You May Live Longer Than Your Parents—but You’ll Be Considered ‘Old’ Much Sooner

The bias against older people now often includes those merely middle-aged

We may be living longer but in a culture obsessed with youth, we confront ageism earlier in life than ever before, Marilyn Gardner observes in this article. Today, employees charging age discrimination in the workplace are typically still in their 40s. Gardner, a former staff editor and writer for the Christian Science Monitor, has written sensitively about work, marriage, families, aging and many other issues. Now retired, she’s writing a book. Her article was printed in the Monitor in 2004 and is reprinted with permission from the Christian Science Monitor.

The cruel irony in American culture: we’re living longer, but stereotypes about decline begin earlier.

When the Museum of Science in Boston presented a traveling exhibit called “Secrets of Aging” several years ago, children and young teens could see what they might look like as they grew older. Sitting in a small booth, they simply pushed a button for any year up to 69. Presto! Instant wrinkles, sagging jowls, baggy eyes and gray or thinning hair.

“I don’t want to get old!” wailed an eight-year-old girl as she left the booth, echoing the comments of other distressed children (and their parents).

Who could blame them? As Margaret Morganroth Gullette explains in her original and provocative Aged by Culture (2004), this “freaky” time machine “makes human aging entirely bodily, predictable, and inescapably awful in its concept of decline.” No wonder “age anxiety” afflicts people earlier and earlier.

Gullette, a cultural scholar who calls herself an “age critic,” challenges the belief that decline is the truth of aging. “We are aged more by culture than by chromosomes,” she observes.

In a society obsessed with staying young, images of unavoidable decline appear everywhere. Conspirators include advertisers, business executives, journalists and entertainers. Birthday cards joke about midlife forgetfulness. Women’s magazines tout the advantages of “preventive” face-lifts before 40. Drug manufacturers promote Viagra and hormone-replacement therapy, fueling a boom in “youth restorers.” Media portrayals pit “needy” Gen Xers against “greedy” baby boomers to create what Gullette calls a “generational grudge match.” William Safire even describes those between 40 and 60 as “near-elderly.”

The cliché “You’re only as old as you feel” could be updated to read, “You’re only as old as the culture makes you feel.”

Perhaps nowhere do people find themselves more aged by culture these days than in the workplace. Increasingly, those in their 50s and younger face unemployment or underemployment, stagnant or declining wages and an erosion of respect and seniority.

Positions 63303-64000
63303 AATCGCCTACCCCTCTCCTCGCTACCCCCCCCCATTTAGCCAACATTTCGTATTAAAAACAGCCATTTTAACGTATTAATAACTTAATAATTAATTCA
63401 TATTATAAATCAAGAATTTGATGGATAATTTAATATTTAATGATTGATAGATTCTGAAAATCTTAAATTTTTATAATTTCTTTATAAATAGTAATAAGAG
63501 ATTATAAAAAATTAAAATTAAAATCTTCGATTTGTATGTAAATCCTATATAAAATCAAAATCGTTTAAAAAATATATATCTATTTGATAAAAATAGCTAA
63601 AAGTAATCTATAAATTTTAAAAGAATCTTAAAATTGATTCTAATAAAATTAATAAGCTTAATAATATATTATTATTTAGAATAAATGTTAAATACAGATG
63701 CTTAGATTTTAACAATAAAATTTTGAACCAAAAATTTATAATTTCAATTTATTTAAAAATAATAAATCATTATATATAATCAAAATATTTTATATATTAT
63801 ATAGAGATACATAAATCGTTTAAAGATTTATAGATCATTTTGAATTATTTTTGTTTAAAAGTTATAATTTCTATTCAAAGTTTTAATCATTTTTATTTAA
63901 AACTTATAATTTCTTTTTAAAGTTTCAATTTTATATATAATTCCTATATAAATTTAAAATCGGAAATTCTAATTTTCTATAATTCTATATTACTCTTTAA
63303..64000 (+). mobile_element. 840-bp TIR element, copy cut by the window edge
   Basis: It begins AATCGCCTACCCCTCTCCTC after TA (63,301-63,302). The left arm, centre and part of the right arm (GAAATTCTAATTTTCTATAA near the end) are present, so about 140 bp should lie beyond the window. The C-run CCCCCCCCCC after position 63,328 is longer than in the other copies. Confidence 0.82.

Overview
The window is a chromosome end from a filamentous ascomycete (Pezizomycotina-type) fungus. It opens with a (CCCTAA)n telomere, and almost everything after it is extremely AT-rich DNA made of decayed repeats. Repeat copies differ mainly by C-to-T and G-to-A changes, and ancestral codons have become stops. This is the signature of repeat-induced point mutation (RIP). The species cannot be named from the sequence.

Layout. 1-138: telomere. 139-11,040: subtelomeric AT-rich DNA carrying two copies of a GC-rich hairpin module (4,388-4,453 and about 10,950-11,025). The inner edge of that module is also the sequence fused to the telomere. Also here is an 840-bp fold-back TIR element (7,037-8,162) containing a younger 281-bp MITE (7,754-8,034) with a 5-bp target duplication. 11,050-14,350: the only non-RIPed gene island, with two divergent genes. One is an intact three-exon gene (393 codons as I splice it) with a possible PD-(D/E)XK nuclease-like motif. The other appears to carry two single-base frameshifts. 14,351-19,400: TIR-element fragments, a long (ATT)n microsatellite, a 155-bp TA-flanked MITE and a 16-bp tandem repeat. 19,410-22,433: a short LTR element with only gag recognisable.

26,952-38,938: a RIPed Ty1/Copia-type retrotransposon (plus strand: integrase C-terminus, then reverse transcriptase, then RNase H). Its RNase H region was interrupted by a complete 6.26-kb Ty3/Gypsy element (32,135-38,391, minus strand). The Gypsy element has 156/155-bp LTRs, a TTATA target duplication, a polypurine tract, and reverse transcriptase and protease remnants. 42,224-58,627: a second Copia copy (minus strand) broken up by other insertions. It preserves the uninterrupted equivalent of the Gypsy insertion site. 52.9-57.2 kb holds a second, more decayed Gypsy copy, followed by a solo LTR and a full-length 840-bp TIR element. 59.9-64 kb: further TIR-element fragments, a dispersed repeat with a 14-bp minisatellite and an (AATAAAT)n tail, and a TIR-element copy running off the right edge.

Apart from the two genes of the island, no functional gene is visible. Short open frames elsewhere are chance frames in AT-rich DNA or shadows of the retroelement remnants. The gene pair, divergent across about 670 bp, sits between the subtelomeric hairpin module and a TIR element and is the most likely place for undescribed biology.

Ageism may be an ancient prejudice, but middle-ageism is our own postmodern toxin.

Margaret Morganroth Gullette

The typical employee claiming age discrimination has dropped steadily in age from the 50s to the 40s, Gullette notes, while the number of women filing claims is rising significantly. The US Supreme Court ruled in 2000 that states can discriminate on the basis of age, thus altering the Age Discrimination in Employment Act. Yet the court’s decision produced surprisingly little media attention or public outcry, Gullette finds.

The economic and social ramifications loom large. Many who lose jobs in their middle years are unable to find another one at the same level. As Gullette explains, “Ageism may be an ancient prejudice, but middle-ageism is our own postmodern toxin.” She sees a cruel irony: people are living longer, but stereotypes about decline begin earlier.

Gullette does not pretend that changing attitudes and policies will be easy. Age could become as heated an issue in the 21st century as race and gender were in the second half of the 20th century. Discussions about the future of Social Security, for instance, could lead to “entitlement wars” over how to fund the retirement of 76 million baby boomers, provoking what some critics irreverently call a “canes vs kids” rivalry.

Still, since so much of aging is constructed by culture rather than nature, Gullette believes it could be reconstructed. “Perhaps decline can still be rolled back,” she suggests. “We must keep the concept of decline from becoming a reality for more people.” The insistent question for everyone, at every stage of life, she says, should be: “What exactly has age got to do with it?”

To individuals she asks: “Has decline invaded your jokes, your vocabulary, your secret autobiography?” Cut out self-deprecating references to “senior moments,” she advises. Refuse to identify with specific age groups: Gen X, Gen Y, boomer. These only harden the stereotypes. Even museums can help by scrapping those time machines that prophesy decline to eight-year-olds.

When corporate and public policies are at stake, Gullette warns against complacency. Midlifers need to be far more vocal about being “hounded off the stage.”

Gullette’s important message gets muted in places by scholarly writing. And a chapter on child deaths in contemporary American fiction seems oddly out of place. But her central ideas and her solutions deserve attention – and the urgency she calls for.

Suggesting nothing less than a revolution and a resistance movement to defy aging, Gullette quietly observes, “There is a lot to try to reverse.”